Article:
Thomas Jefferson Papers

To Thomas Jefferson from Thomas McKean, 6 June 1803

From Thomas McKean

Philadelphia June 6th. 1803.


This will be handed to your Excellency by the Reverend Mr; Gideon Blackburn, who has been appointed by the General Assembly of Presbyterians in the United States, at their late session in this City; a Missionary to the Cheerokee nation of Indians; for the purpose of instructing them in the ways of civilized life and in piety.

This Gentleman is a native of Cumberland County in Pennsylvania, but has resided the last ten years in Tennessee, near to the Cheerokees, among whom he is now going. His constituents are anxious for the success of his mission, and I have been applied to for his introduction to the President of the United States, in order that he may obtain his countenance and approbation; as he would not enter upon this business without the knowledge and consent of the Government, being a zealous Republican and a Friend to the present administration.

A letter from Your Excellency to Colo. Benjamin Hawkins Superintendant of Indian affairs, or a Certificate, signifying your approbation of or consent to this mission of the General Assembly, is what, I understand, is hoped and expected.

Accept, Sir, a tender of my best services, and an assurance of my attachment.

Thos M:Kean

RC (DLC); in a clerk’s hand, signed by McKean; at foot of text: “His Excellency Thomas Jefferson Esquire Presidt. of U.S.”; endorsed by TJ as received 1 July “by revd Gideon Blackburn” and so recorded in SJL, where TJ mistakenly wrote “by revd Gideon Granger.” Dft (PHi); in McKean’s hand, signed and endorsed by him.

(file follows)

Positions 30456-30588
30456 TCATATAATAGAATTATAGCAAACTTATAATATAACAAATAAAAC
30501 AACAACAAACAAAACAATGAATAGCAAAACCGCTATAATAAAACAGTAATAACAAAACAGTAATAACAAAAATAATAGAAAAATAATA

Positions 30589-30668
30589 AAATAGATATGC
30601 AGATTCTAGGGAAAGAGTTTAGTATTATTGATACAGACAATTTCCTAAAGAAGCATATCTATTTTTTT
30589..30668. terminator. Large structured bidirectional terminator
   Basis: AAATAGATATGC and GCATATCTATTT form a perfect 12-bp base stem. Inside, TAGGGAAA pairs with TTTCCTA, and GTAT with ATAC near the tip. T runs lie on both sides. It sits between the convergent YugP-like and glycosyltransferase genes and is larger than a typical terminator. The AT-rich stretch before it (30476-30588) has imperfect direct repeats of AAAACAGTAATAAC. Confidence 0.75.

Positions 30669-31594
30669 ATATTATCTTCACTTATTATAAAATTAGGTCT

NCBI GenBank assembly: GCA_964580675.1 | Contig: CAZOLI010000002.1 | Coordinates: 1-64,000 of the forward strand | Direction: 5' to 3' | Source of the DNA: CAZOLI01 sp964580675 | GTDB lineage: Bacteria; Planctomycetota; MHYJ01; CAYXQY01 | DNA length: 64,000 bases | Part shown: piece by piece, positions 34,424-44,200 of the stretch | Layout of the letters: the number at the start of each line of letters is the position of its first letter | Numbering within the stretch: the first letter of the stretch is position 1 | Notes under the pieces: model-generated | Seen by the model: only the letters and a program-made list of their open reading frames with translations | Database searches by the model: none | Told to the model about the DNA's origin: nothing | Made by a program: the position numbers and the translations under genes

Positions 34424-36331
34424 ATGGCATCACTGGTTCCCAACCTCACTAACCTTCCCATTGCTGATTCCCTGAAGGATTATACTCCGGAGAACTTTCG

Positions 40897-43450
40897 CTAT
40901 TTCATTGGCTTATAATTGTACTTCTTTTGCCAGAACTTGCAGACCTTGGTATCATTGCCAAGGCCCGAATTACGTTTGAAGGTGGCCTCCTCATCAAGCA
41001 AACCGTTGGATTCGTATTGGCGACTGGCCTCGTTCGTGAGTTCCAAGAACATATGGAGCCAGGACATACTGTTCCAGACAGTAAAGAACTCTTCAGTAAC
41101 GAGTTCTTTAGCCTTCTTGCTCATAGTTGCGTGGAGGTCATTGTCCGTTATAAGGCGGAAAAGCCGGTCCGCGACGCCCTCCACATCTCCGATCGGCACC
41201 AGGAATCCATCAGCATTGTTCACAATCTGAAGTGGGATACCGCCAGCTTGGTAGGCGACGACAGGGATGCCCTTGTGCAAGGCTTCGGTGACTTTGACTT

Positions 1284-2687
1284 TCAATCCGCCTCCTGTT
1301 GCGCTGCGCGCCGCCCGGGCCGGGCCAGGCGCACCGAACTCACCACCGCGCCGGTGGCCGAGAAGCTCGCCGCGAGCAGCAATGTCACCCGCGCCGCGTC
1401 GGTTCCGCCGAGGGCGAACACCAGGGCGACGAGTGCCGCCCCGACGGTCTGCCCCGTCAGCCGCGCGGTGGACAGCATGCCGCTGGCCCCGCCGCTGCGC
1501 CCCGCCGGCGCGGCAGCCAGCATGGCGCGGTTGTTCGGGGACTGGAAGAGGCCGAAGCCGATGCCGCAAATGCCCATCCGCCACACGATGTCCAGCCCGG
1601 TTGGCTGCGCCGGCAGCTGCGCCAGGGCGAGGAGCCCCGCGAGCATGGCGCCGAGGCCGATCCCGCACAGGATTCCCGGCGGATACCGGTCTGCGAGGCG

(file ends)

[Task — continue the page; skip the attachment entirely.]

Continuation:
countenance and approbation: Henry Dearborn wrote to Return Jonathan Meigs on 1 July to report TJ’s determination “that in conformity with the intentions of the Government respecting the melioration of the present situation of our Indian Neighbours,” the government would aid Gideon Blackburn in the establishment of a school for Cherokee children. Dearborn authorized Meigs, as the agent for the Cherokees, to help the Presbyterian minister find a suitable location and build a schoolhouse. The secretary of war anticipated that the government’s expenditures for the first six months of the endeavor would amount to perhaps $300. Dearborn advised Blackburn, who had financial support from private individuals as well as the Presbyterian General Assembly, that he could have “no claim on the United States, for compensation for your services, other than what may from time to time be deemed advisable, in addition to what you may receive from the Society with whom you are connected or from individuals.” Cherokee leaders consented to the establishment of the school, which opened in February 1804. When Blackburn suggested that an increase of resources would enable him to establish schools for all Indian nations, Dearborn replied that although the initial success with the Cherokees was “highly pleasing,” there were too many people, “both in and out of Congress, who possess unfriendly dispositions towards the Natives,” and a broader enterprise could not be undertaken. In 1807, Blackburn informed TJ of the progress of young Cherokees in learning to read and write the English language (Dearborn to Meigs, 1 July, and to Blackburn, 1 July 1803, 12 Jan. 1804, in DNA: RG 75, LSIA; William G. McLoughlin, Cherokees and Missionaries, 1789–1839 [New Haven, 1984], 56–7; Blackburn to TJ, 11 Sep. 1807, in DNA: RG 107, LRUS).

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